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Rainy season to worsen cholera

by Staff reporter
16 Sep 2018 at 13:33hrs | Views
The fast-approaching rainy season will most likely worsen the cholera outbreak in the country, health experts have warned.

The rainy season is closely linked to the spread of cholera as sewage and soil components containing the bacteria are most likely to be transferred from one place to the other by flowing water.

Zimbabwe Environmental Health Practitioners Association(Zehpa) President Patrick Mirirai said studies have proven a strong relationship between the rains and cholera, hence the ministry of Health and Health Services Board should employ environmental health personnel as a matter of urgency to manage new outbreaks during the rainy season.

"Increased rainfall is associated with increased cholera. There is need for government to increase environmental health practitioners on the ground for continued surveillance and monitoring.

"We also urge the ministry of Health and local authorities to improve the staff complement of environmental health practitioners which is extremely thin at the moment," he said.

Mirirai said these professionals are important as they are able to manage the outbreaks because the rainy season is very challenging. He said his organisation has trained people who can easily be absorbed into the system.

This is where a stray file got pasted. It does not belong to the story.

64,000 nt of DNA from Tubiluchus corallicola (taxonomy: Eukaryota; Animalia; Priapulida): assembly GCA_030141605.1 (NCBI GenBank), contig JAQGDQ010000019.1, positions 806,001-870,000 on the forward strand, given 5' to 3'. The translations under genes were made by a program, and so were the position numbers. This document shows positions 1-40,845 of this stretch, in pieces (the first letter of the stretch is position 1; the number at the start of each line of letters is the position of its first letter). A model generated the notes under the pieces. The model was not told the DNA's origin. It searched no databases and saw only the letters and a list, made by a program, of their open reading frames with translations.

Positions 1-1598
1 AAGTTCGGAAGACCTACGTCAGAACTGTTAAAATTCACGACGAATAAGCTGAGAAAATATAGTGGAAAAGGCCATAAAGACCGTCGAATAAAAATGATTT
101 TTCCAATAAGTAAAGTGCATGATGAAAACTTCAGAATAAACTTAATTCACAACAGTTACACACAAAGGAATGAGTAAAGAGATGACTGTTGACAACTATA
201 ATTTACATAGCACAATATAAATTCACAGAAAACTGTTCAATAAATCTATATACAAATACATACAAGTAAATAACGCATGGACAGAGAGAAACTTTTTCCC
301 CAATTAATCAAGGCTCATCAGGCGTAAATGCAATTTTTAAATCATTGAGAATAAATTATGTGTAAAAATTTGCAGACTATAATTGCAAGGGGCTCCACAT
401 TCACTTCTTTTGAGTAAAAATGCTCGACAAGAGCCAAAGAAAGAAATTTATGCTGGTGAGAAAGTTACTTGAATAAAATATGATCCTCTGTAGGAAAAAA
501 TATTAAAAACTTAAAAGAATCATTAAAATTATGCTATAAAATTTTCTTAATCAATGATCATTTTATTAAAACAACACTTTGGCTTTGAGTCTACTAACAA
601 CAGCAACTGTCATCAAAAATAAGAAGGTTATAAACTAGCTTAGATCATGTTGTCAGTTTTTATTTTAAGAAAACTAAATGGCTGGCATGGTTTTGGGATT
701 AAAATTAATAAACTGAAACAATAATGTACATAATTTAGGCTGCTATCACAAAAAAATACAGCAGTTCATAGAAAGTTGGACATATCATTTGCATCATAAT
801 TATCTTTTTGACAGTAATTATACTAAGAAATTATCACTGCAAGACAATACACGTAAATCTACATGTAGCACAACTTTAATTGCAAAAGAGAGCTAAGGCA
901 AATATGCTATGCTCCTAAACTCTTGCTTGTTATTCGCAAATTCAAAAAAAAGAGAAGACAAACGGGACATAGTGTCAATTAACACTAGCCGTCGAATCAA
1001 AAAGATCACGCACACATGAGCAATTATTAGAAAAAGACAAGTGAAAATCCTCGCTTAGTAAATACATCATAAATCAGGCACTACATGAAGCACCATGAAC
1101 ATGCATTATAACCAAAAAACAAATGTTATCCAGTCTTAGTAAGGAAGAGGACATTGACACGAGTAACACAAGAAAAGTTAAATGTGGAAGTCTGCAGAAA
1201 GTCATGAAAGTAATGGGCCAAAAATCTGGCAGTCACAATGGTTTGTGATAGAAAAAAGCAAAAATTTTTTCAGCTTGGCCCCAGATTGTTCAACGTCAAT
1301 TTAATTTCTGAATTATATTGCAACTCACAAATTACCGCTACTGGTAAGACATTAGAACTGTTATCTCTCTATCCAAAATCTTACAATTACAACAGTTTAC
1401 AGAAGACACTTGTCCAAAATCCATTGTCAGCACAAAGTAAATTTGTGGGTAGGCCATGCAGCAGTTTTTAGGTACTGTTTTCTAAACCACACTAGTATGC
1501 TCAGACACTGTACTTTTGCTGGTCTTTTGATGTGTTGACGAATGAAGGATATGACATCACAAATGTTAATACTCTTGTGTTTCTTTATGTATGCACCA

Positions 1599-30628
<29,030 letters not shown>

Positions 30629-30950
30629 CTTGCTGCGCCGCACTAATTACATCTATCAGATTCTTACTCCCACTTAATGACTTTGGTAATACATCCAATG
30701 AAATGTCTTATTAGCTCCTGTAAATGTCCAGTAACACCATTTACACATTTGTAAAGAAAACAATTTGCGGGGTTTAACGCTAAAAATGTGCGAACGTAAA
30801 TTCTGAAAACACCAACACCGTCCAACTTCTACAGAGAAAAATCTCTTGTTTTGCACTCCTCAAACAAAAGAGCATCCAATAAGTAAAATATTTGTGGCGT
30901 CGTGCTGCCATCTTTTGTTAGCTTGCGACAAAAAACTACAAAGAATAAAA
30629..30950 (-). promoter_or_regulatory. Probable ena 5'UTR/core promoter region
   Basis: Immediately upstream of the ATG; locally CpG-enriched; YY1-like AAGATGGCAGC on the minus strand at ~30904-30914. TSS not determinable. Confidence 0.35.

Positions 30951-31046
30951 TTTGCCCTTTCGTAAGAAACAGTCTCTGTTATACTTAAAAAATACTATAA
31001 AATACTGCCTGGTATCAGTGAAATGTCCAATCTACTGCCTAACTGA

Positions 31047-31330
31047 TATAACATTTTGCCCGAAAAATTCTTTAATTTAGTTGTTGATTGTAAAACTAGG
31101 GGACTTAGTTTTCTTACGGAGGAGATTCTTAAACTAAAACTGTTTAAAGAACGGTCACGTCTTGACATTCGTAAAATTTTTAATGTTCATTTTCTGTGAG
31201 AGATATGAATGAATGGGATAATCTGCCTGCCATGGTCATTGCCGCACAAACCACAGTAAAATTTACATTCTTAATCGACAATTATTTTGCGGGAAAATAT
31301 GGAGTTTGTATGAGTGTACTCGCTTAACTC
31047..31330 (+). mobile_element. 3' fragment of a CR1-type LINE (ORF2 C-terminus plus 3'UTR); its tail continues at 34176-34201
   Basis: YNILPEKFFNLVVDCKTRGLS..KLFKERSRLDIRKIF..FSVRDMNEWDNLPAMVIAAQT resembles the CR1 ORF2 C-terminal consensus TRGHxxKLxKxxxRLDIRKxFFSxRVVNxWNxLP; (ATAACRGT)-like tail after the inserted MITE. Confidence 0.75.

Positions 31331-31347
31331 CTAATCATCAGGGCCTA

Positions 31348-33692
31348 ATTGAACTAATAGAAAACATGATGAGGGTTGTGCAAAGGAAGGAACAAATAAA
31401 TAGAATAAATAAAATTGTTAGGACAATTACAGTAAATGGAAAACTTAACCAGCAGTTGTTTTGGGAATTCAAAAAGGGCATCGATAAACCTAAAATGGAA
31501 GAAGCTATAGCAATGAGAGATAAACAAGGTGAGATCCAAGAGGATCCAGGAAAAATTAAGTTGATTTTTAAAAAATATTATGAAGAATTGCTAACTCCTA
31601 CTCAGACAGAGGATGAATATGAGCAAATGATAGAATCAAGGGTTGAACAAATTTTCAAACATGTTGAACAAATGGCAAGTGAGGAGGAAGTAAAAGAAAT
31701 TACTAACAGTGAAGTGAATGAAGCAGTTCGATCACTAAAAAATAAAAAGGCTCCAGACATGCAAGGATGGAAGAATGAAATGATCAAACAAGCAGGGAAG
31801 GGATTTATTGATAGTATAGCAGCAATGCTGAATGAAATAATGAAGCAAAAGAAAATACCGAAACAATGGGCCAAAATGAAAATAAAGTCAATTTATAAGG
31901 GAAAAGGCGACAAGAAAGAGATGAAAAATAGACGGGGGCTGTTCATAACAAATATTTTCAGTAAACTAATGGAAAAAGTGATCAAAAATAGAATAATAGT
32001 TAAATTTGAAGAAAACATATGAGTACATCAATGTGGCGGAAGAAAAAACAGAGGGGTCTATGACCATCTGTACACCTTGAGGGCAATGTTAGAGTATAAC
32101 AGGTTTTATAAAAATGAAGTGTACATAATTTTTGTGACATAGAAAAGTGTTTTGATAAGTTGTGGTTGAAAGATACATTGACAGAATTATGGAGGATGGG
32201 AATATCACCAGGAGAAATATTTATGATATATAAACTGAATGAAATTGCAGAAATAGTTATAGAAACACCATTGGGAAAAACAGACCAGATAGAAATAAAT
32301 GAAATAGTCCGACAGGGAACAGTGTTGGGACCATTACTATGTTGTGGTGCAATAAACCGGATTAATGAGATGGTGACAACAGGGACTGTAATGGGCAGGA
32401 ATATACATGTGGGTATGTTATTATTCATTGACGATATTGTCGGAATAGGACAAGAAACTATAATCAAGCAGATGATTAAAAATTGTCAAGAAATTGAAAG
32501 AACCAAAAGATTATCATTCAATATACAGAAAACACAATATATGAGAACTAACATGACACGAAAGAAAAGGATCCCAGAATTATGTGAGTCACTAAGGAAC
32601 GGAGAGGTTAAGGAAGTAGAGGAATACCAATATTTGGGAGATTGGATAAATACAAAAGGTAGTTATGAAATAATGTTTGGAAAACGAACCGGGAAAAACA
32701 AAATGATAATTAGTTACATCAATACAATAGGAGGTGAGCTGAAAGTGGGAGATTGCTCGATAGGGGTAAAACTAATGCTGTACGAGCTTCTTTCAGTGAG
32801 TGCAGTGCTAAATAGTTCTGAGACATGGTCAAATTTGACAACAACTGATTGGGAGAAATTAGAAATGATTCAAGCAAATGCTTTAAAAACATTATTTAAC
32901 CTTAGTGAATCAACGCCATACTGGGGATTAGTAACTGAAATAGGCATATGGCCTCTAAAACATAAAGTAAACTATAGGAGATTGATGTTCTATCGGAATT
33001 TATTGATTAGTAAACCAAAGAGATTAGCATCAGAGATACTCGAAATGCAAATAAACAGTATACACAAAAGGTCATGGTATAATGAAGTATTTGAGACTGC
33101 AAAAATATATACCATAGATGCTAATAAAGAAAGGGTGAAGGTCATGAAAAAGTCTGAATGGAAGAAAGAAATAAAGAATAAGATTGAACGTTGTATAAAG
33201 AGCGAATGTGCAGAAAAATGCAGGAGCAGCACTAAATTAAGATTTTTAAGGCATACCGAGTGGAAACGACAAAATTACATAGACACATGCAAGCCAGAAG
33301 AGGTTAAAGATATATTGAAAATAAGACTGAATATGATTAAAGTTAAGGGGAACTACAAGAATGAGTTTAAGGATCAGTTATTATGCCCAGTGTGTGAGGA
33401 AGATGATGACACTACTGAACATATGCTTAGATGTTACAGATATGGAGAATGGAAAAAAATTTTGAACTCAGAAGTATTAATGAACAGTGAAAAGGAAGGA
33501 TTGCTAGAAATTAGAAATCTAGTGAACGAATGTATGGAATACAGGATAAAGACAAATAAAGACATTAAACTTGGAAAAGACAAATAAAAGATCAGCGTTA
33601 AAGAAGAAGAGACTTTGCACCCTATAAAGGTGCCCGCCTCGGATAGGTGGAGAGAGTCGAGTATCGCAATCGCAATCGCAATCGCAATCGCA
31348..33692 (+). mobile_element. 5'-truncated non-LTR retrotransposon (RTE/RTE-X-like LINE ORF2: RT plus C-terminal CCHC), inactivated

He urged Zehpa staff members to strengthen health and hygiene education, strengthen water quality monitoring, strengthen food quality and hygiene monitoring in the community, monitor and professionally supervise burials of cholera victims.

Zimbabwe Association of Doctors, vice chairperson Fungisai Mazhandu concurred with Mirirai saying the approaching rainy season will increase the spread of the cholera because the clean water will mix with the dirty water. "We are talking about the water table being currently compromised in terms of the boreholes, the cause being the issue that people have built their sewer drainage systems, their own personal sewer drainage systems and the boreholes are close together so when the rains come, it will lead to more spread of cholera," she said.

Mazhandu urged people to demonstrate the things that they have been taught by health experts which include washing their hands under running water, boiling water and making sure they are hydrated.

Source - dailynews

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